The race organizers had recruited Olympic talent to bolster the competition. Hudson went to watch Nicole’s jumps and realized her athlete was keeping pace with Olympic bronze-medalist heptathlete Brianne Theisen Eaton.
“For you to duke it out with an Olympic medalist, to me that showed that this girl is fearless,” Hudson said. “You win some, you lose some. But she’s like, ‘I'm gonna go jump for jump with an Olympian.’”
That caliber of competition is exactly who Nicole wants to face — but she's not content with losing to anyone.
“This year she went up against another Olympian (Jeanelle Scheper) at Clemson,” Hudson said.
"And beat her."
On Friday night, Nicole will represent UNC as the track and field team’s only competitor at the indoor national championships in College Station, Texas. But on Thursday morning, Nicole's mind was far from the jump pit.
Before she could vie for a national title, she had to take her analytical chemistry and calculus midterms.
This weekend is a perfect example of how Nicole’s career is a marriage between academic and athletic excellence.
That’s what she looked for in her college selection process.
“I wanted to be a doctor so badly,” Nicole said. “I was looking for a school that was good at academics and athletics, and I think Carolina was the best place for that.”
Hudson could see Nicole had an advanced idea of “the big picture.” On her official recruiting visit, Hudson sent Nicole and her parents — themselves both medical doctors — on a tour of UNC hospitals with a department chair and a surgeon.
To get the day's news and headlines in your inbox each morning, sign up for our email newsletters.
The family was impressed.
“Most of the coaches who ran into Nicole were more concerned about the things that they could do to make her jump higher,” Trevor Greene, Nicole’s father, said. “Whereas Coach Hudson was more concerned with her as a person.”
Coach Hudson has fulfilled the promise to accommodate Nicole’s ambition as a student at a prestigious university and as a world-class athlete. This past summer, Hudson set Nicole up with a summer internship shadowing a doctor while also training her for the USATF Junior Championships.
“She’s living her dream,” Trevor said. “Coach (Harlis) Meaders and Coach Hudson have gone out of their way to make sure that she has all of the resources around her, both athletically and academically, to support her dreams.”
“People think that I just do this," Nicole said. "But I don’t think anyone sees all of the sacrifices that I had to make, or all of the things that I couldn't do."
Don’t for a second think the transition of balancing both halves of being a student-athlete was always easy for Nicole. She graduated high school as a four-year 4.0 student, but also with multiple high school national titles.
Coach Hudson had seen athletes with piles of high school accolades who couldn’t weather the inevitable backslide that comes with the transition to college. Hudson knows it's possible because she's seen it happen before — and for as high of a flier as Nicole was in high school, she was all the more at risk of crash landing her first year in Chapel Hill.
“You’re dealing with a young lady who, her whole senior year (of high school), she never lost,” Hudson said. “Then she goes through her whole freshman year and she doesn’t (hardly) win a meet.”
“But (Nicole) said, ‘I'm learning, it’s going to get better. I'm going to believe in the process.’”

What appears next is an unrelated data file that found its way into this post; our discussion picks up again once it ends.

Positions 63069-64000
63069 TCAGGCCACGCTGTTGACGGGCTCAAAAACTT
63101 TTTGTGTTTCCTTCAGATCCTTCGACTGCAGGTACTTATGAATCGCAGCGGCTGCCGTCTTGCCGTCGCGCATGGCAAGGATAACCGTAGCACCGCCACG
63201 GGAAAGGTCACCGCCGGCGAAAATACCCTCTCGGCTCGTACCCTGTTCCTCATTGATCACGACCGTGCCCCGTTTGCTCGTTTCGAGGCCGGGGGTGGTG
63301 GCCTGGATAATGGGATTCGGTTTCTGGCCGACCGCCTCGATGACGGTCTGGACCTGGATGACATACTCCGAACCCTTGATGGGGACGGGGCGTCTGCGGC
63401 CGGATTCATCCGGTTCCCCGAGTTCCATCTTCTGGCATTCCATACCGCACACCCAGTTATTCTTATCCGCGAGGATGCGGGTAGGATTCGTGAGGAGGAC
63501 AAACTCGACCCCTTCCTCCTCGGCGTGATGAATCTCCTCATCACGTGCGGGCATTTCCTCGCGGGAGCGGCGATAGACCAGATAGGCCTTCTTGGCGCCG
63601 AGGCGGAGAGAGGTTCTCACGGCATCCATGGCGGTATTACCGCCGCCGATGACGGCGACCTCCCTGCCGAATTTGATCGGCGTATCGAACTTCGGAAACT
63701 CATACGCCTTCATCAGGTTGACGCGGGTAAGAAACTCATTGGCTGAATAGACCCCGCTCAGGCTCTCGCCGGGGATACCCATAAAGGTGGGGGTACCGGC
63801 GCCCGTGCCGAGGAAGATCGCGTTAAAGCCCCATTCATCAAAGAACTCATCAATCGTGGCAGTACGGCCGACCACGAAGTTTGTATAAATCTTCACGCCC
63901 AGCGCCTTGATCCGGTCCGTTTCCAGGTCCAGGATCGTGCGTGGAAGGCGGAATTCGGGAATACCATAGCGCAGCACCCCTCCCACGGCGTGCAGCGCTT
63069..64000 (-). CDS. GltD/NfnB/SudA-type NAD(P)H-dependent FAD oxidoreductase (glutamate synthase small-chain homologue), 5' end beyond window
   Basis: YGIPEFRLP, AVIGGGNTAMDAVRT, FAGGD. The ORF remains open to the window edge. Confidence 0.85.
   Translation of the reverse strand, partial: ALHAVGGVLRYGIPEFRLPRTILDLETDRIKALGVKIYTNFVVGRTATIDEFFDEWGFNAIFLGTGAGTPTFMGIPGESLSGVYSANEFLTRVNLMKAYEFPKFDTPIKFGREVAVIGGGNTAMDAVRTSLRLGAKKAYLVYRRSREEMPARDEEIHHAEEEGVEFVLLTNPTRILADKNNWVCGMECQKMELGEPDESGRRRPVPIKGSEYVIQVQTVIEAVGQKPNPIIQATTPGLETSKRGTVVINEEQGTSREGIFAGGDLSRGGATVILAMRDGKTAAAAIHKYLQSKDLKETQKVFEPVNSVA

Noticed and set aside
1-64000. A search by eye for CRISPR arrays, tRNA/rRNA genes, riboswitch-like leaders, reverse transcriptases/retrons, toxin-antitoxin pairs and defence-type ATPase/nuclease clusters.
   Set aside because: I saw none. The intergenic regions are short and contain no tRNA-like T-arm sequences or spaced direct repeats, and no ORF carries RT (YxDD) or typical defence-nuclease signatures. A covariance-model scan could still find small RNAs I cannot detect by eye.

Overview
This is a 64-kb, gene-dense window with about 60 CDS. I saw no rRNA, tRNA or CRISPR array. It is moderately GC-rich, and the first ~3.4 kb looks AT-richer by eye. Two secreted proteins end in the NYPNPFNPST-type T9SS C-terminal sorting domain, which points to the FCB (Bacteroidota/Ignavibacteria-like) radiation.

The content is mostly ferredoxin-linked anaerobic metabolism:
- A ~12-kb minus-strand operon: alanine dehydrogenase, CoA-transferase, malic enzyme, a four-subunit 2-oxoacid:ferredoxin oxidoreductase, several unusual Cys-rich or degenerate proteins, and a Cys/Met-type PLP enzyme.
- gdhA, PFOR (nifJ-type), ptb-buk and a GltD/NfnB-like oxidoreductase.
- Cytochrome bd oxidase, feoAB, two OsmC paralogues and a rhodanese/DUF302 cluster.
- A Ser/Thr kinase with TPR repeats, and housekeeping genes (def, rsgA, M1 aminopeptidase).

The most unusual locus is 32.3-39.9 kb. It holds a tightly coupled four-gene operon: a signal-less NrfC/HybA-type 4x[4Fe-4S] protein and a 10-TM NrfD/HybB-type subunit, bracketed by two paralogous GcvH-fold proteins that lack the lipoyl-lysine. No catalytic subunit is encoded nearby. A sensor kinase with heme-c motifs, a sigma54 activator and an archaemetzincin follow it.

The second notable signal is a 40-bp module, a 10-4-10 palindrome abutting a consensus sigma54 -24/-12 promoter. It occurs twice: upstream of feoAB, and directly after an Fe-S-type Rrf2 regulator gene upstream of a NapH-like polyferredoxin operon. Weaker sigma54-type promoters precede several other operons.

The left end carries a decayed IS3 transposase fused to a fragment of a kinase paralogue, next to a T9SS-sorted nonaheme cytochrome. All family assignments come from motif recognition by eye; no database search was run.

That process would envelope much of her life from then on, forcing her to manage her time and make sacrifices.
“She’s probably the only person I know who never goes out, "Dixon said. "She goes out maybe twice per semester..."
Nicole meticulously scheduled her days, skipped social opportunities and split her spare time between the classroom and the weight room.
But it was worth it — the process worked. She qualified individually for indoor nationals as a first-year, something unheard of in Hudson's five years as a coach at UNC.
And then in the summer, Nicole got back to her dominant ways.
She was the highest jumper at the 2016 USATF Junior National Championships. The win qualified her to represent Team USA at the junior world championships in Poland.
“That was a very seminal moment for her,” Trevor said. “One of the defining moments of her jumping career.”
A high jumper's work can be solitary.
“The event itself is very singular,” Trevor said. “You live or die on your own sword.”
Again and again, those around Nicole identify her biggest strength as her ability to focus. She can go into herself, quiet her mind and handle whatever task is at hand. And that’s all it comes down to.
“Honestly for high jump, its only you and the bar,” Nicole said. “You can’t help what anyone else does.”
But that success, that ability to detach her mind if even for only a moment, comes with a cost.
“I see her sometimes and she’s just in her own zone,” first-year teammate McKinley McNeill said.
What goes on in that zone is a puzzle those around her cannot solve. Maintaining her competitive edge often requires focus that leads Nicole to a kind of remoteness.
“If you are superior, you're always going to be isolated,” Hedgpeth said. “Her passions are her studies and her jumping. She doesn't really need anything else. And there'll be a time when she does, but she'll be rid of one or the other.”
The moments of intensity don't mean Nicole isn’t still an integral part of her team. Her concentrated excellence is one of the many traits that led the team to name her one of its captains as a sophomore.
“I really respect that she has the focus, and every time she comes to practice, she knows exactly what she wants to get out of the workout,” McNeil said. “We just all follow.”
Her teammates know the drill. By now, Nicole has a routine in everything she does. She consistently establishes new heights, both academically and athletically.
And every time she lands, expect her to look over, daring you: Raise the bar.